Arizona Lawmakers Approve Border Measure

Arizona Lawmakers Approve Border Measure

( – Arizona’s Republican-led lower house voted along party lines to pass a controversial immigration measure on Tuesday, June 4. Democratic Governor Katie Hobbs previously vetoed a similar measure, so the legislature is using a referendum to sidestep her approval, sending the measure to the November ballot for Arizonans to decide.

State House Speaker Ben Toma (R) cleared the public from the gallery ahead of the vote for HCR 2060, the “Secure the Border Act.” The measure passed 31 to 29. The Senate previously approved the bill in a 16 to 13 vote.

Similar to the embattled Texas SB 4, currently embroiled in court battles, HCR 2060 would criminalize entering the state by crossing the border outside designated entry points. It proposes allowing law officers to stop, search, and interrogate anyone they suspect of having entered the state illegally, a point that has raised concerns among minority citizens.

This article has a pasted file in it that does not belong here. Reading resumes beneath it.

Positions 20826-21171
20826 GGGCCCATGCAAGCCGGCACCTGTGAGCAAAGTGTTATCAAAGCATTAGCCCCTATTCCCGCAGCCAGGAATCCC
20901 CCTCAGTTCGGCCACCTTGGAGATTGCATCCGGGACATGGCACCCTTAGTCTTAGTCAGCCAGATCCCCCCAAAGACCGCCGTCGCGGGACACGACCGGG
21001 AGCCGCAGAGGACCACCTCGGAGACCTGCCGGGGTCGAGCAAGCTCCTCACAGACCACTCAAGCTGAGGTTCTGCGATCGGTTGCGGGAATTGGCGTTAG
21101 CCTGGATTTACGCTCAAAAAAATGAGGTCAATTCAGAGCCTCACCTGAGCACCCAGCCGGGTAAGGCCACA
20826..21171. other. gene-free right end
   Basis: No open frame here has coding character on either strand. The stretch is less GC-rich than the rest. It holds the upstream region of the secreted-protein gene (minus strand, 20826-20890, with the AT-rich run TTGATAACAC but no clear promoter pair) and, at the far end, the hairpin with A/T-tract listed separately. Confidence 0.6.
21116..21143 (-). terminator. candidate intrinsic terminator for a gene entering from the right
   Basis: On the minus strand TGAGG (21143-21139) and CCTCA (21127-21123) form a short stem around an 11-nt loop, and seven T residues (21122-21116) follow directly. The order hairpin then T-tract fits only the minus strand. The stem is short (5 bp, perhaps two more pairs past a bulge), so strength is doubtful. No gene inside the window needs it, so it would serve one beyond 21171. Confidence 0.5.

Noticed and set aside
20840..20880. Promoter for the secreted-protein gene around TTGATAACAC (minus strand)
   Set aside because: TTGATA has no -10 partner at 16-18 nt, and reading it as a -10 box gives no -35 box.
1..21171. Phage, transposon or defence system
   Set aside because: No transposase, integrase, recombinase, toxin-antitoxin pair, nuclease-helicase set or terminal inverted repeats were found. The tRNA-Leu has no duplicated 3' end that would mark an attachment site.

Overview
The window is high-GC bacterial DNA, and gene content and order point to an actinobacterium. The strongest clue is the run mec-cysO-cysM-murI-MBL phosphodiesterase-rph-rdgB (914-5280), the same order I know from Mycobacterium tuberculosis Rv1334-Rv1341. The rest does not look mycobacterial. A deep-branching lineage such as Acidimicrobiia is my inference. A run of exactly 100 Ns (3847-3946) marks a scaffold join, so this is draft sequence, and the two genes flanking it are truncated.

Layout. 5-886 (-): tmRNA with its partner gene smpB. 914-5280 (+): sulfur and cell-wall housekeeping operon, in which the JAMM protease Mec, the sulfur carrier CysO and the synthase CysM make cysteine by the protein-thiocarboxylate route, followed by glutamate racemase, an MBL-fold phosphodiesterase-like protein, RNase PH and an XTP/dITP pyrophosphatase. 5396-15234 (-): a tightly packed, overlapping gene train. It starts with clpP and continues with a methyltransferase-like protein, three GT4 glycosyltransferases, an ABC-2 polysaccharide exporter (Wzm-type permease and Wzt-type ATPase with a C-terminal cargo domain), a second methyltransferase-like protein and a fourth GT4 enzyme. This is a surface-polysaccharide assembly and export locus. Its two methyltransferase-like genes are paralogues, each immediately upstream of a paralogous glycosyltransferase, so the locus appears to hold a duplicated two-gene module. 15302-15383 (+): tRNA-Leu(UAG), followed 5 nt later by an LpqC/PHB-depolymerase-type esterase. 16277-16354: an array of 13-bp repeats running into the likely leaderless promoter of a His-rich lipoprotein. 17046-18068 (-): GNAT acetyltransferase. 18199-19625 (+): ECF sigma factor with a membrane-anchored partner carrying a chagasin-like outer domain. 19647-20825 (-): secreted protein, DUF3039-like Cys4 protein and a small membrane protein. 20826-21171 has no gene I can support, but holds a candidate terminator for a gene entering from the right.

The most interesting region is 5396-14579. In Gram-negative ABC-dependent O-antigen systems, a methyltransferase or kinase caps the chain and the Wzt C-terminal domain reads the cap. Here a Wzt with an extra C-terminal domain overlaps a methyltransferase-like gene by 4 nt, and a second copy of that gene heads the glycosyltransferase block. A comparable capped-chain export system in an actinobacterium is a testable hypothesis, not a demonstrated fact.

The measure also proposes to create stricter laws and penalties around the sale and trafficking of fentanyl. Additionally, it would criminalize submitting false documentation to obtain employment or public benefits.

Proponents, including Toma, argue that “Arizonans have had enough” of illegal immigration and the associated problems it brings. He said passing HCR 2060 will allow voters to decide how they want to move forward.

Rep. Quang Nguyen (R) characterized the measure as anti-crime rather than an immigration bill. He pointed out that he was a non-caucasian immigrant from a rural district who voted to pass the law to protect Arizonans.

Rep. Leo Biasiucci (R) applauded the measure allowing state law officials to protect citizens when the Federal government refuses or fails to perform border enforcement.

However, several Democratic representatives, including Seth Blattman, objected that the measure would likely lead to racial profiling, similar to a 2010 law, SB 1070. In a statement to the chamber ahead of the vote, he told his colleagues, “Stop passing laws that embarrass our state.”

Tucson Mayor Regina Romero (D) called the proposed law a “dangerous, anti-immigrant policy,” claiming it would put an undue burden on state and local law enforcement while creating fear, hate, and mistrust.

On Wednesday, May 5, Living United for Change in Arizona (LUCHA) filed a lawsuit against the state seeking an injunction against HCR 2060.

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